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Launchpad Entry: easy-ubuntu-clustering
Note: This specification entry is far from finished and is being discussed on:
We need to make it 1. possible and 2. easy for Ubuntu-based systems to host and/or join clustering environments. Something like the clustering capabilities found in Apple's Xserve.
With this spec implemented, Ubuntu 8.10 or 9.04 would become an even greater solution for small businesses, school classes, small research labs or even the advanced home computer user that wish to work with clusters but can't afford to get programmers to set up a huge cluster.
1. Kane is working as an accountant in an electrician's company. There are eight people who work in the office at random times with tasks that reach from normal accounting jobs to creating 3D applications on AutoCad or plotting big graphs. Without a cluster infrastructure, their computer resources are only sparsely used and they loose time when waiting for CPU intensive tasks that the other unused computers should be able to help out with.
2. Chris has a laptop running Ubuntu and couple of spare computers lying around at home, and since they are not used for something else, they ought to be able to complement the laptops processing power while he is at home.
3. Joe is a consultant who does contract Computer Aided Design (CAD) and Finite Element Analysis (FEA) from his home office. CAD is Graphics and Ram intensive while FEA is CPU and Ram intensive. Joe is a sole business owner, needing to keep costs ultra low but offer a big service. A clustering solution with Virtual Machines (like VirtualBox) to host the separate workstation environments is critical (CAD and FEA packages are often single OS specific due to the small user market they are written for). The cluster needs to look and feel like a single large computer to each of the Virtual Machines - some of the CAD and FEA packages can run multi-threaded while some do not). Joe's programming skills are low so a unified system solution will be needed but he's been using K/X/Ubuntu for several years and is comfortable with the command line and finding solutions through the search engines. Some jobs Joe does are small and only need the workstation he uses now while larger jobs would finish in a more timely manner if he could scale up with the computers the kids use after school along with the few nearly retired workstations currently stored in the basement.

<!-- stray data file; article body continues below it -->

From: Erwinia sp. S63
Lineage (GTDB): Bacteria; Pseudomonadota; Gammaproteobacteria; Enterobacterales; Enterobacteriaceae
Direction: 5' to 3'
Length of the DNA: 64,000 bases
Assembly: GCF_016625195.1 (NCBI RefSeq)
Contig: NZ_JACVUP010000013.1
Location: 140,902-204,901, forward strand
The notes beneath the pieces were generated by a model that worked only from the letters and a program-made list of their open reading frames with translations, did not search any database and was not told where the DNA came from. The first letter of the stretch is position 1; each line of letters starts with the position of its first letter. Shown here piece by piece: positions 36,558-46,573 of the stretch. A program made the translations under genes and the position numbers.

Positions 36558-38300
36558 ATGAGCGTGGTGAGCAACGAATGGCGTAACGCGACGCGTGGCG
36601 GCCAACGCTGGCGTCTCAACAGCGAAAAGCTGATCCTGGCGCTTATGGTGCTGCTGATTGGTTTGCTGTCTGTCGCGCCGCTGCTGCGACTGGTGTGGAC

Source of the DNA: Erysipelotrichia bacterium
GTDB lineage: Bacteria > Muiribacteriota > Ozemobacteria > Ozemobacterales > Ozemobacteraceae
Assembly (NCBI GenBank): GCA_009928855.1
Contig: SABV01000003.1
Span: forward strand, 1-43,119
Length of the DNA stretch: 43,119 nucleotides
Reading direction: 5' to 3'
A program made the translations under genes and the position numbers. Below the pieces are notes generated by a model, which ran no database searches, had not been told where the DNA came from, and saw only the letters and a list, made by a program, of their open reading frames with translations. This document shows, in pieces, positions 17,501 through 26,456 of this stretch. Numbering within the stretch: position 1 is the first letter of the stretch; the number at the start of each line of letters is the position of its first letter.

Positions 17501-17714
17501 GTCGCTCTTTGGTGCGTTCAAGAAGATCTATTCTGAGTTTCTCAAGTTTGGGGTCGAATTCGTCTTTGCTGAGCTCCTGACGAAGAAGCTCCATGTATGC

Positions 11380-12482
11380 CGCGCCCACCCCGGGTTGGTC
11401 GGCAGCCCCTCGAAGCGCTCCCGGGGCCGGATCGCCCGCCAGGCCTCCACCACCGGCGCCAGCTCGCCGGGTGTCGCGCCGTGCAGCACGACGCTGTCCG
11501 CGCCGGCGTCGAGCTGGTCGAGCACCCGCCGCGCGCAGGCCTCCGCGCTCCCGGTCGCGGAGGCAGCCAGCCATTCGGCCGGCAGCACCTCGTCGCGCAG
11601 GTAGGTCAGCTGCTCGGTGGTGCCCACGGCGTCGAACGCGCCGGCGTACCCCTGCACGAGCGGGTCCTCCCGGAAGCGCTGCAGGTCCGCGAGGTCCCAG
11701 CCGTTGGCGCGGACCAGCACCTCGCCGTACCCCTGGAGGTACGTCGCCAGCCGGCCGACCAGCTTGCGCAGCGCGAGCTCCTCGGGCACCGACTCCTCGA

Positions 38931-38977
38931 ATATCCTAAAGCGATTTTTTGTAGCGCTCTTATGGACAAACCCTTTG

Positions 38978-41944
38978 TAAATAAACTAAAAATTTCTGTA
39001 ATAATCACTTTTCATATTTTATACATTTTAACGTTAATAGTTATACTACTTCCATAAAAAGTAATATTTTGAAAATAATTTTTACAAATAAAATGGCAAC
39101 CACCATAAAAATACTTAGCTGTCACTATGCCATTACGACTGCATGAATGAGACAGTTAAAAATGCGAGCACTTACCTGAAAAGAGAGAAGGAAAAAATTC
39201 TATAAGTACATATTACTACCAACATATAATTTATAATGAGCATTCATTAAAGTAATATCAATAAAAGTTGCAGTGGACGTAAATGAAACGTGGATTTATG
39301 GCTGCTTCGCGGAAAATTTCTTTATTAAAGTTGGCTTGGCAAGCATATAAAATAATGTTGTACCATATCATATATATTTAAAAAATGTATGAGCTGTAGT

It is important that it is easy to set up a working dynamic cluster-installation without having to make significant changes to your Ubuntu system, preferably using a nice GUI and AppleBonjour-look and feel. This means an easy to set up solution even for end-users and will help attract new users from the business sector.
For this, we would need to use a widely adopted cluster-solution. Possible candidates:
Of these, Kerrighed is the only one with a recent release based on the 2.6.20 kernel*. Since Feisty and Gutsy are known to run on this kernel (and maybe even Hardy?) this looks like a viable option. OpenMosix requires a 2.4 kernel and The OpenMosix Project has officially closed as of March 1, 2008. The status of OpenSSI is currently unknown (change-me). The status of Chromium is currently unknown (change-me).
*Latest version is Kerrighed 2.3.0. It was released on April 25th, 2008. It is based on Linux 2.6.20
http://trac.nchc.org.tw/grid/wiki/krg_DRBL (untested instruction page)
build.sh (script to download and compile Kerrighed under Ubuntu 8.04 LTS)